Much needed rain throughout the eastern states of Australia in recent months has contributed to shorn wool production levels steadying for the 2020-2021 season.
In the Australian Wool Production Forecasting Committee's (AWPFC) second update for the season, a production of 280 million kilograms (mkg) greasy is expected, a 1.1 per cent decline on the 2019/20 estimated production of 283 mkg greasy, but an upward revision from the 276 mkg forecast in April.
Committee chairman, Russell Pattinson, said the rain has stimulated pasture growth and replenished on-farm water supplies.
"But this is tempered by persistent dry conditions in much of Western Australia, the pastoral region of South Australia and central Queensland," Mr Pattinson said.
"Despite encouraging rainfall in some areas, the effect of the prolonged drought on wool production in 2019 and early in 2020 will, in part, carry forward into the 2020/21 season."
Sheep and lamb turn off data from the Australian Bureau of Statistics to the end of June 2020 show a 10pc decrease in total turnoff compared with the previous season as producers in some regions of the country seek to rebuild their flocks.
This is supported by results from the June 2020 AWI/MLA Wool and Sheepmeat survey which found that more than 40pc of producers intend to increase breeding ewe numbers, compared with 28pc of producers in 2019/20.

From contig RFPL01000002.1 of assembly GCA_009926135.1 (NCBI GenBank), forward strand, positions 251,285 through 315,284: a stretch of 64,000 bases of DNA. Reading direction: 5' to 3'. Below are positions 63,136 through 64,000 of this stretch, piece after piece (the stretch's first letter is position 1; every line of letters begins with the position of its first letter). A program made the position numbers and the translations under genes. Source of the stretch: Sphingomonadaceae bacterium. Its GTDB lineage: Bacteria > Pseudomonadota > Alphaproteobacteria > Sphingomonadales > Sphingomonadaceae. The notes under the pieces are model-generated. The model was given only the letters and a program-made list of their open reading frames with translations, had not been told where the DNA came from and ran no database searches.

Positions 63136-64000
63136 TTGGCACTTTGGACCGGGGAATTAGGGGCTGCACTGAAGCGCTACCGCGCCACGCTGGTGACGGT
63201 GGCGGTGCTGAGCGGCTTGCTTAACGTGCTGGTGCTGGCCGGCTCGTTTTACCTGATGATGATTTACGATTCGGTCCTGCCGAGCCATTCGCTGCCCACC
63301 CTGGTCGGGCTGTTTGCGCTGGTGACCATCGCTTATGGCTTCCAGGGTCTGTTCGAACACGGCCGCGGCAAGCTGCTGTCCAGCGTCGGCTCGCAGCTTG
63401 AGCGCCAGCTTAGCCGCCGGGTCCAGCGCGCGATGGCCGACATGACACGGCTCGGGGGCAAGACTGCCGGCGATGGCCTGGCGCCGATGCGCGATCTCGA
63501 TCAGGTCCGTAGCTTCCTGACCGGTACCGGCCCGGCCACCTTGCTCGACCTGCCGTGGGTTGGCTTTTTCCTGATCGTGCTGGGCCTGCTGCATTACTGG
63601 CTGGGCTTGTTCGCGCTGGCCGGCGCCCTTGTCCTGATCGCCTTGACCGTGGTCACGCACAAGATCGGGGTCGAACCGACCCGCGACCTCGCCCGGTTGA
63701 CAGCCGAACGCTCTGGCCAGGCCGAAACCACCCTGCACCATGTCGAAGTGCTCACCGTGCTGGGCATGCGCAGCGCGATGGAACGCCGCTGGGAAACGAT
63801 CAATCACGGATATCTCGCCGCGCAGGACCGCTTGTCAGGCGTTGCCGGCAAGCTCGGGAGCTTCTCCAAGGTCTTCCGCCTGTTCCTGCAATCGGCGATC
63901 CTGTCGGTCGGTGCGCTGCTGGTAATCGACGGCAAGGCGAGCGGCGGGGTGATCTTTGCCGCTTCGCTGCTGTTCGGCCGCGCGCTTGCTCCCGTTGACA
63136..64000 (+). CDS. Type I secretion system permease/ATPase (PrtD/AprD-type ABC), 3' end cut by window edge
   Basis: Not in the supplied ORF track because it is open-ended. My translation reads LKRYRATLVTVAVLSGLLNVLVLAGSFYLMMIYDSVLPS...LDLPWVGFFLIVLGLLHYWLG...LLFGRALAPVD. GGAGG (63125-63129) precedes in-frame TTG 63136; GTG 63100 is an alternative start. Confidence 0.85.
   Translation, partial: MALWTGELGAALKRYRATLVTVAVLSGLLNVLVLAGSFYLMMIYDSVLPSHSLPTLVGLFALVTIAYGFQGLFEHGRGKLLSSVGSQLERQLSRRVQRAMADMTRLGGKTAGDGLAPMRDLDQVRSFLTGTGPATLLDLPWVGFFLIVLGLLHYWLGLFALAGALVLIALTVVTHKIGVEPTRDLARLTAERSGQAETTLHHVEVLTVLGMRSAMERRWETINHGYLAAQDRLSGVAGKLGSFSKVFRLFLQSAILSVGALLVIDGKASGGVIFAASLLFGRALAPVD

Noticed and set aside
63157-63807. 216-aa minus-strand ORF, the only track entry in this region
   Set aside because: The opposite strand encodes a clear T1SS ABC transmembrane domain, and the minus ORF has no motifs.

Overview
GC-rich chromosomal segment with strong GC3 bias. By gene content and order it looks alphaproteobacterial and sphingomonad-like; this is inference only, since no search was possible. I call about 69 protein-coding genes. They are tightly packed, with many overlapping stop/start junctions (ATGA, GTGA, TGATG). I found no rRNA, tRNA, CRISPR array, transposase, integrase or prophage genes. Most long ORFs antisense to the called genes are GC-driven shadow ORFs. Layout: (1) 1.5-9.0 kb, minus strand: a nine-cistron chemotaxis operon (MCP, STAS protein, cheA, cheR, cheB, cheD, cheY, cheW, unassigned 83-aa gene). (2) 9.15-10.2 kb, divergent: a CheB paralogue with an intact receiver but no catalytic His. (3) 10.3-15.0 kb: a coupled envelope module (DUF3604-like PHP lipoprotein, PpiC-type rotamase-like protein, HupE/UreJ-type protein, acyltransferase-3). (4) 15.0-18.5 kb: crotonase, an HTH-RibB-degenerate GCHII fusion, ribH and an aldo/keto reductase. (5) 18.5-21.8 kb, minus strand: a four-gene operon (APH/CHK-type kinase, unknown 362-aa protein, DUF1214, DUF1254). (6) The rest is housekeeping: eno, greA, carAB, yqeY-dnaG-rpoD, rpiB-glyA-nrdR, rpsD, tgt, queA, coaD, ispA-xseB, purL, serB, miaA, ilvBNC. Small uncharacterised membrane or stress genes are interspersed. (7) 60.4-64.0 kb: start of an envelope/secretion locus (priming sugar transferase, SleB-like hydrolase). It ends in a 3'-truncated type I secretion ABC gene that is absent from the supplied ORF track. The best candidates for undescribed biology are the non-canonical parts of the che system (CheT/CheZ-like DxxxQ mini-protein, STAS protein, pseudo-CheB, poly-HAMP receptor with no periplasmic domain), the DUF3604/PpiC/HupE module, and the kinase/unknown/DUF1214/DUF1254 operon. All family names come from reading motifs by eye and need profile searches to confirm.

The committee noted the substantial transfer of ewes and lambs from Western Australia to southern and eastern states during the first six months of 2020.
The number of sheep shorn, estimated to be down by 5.2pc, remains a key factor limiting recovery in shorn wool production in the short term, particularly in Western Australia and NSW, despite a gradual increase in annual average cut per head (up 2.9pc) as a result of improved seasonal conditions in many wool growing regions.
The committee estimates shorn wool production for the 2019/20 season at 283 mkg greasy, a 5.5pc decline on 300 mkg greasy for the 2018/19 season.
AWTA test data showed that the average yield ended the 2019/20 season at 62.2pc, down 0.9pc on 2018/19, mean fibre diameter was unchanged at 20.5 microns while staple length increased by two mm to 85.6mm as producers moved away from shorter shearing intervals such as every six-months back to shearing every eight or 12-months.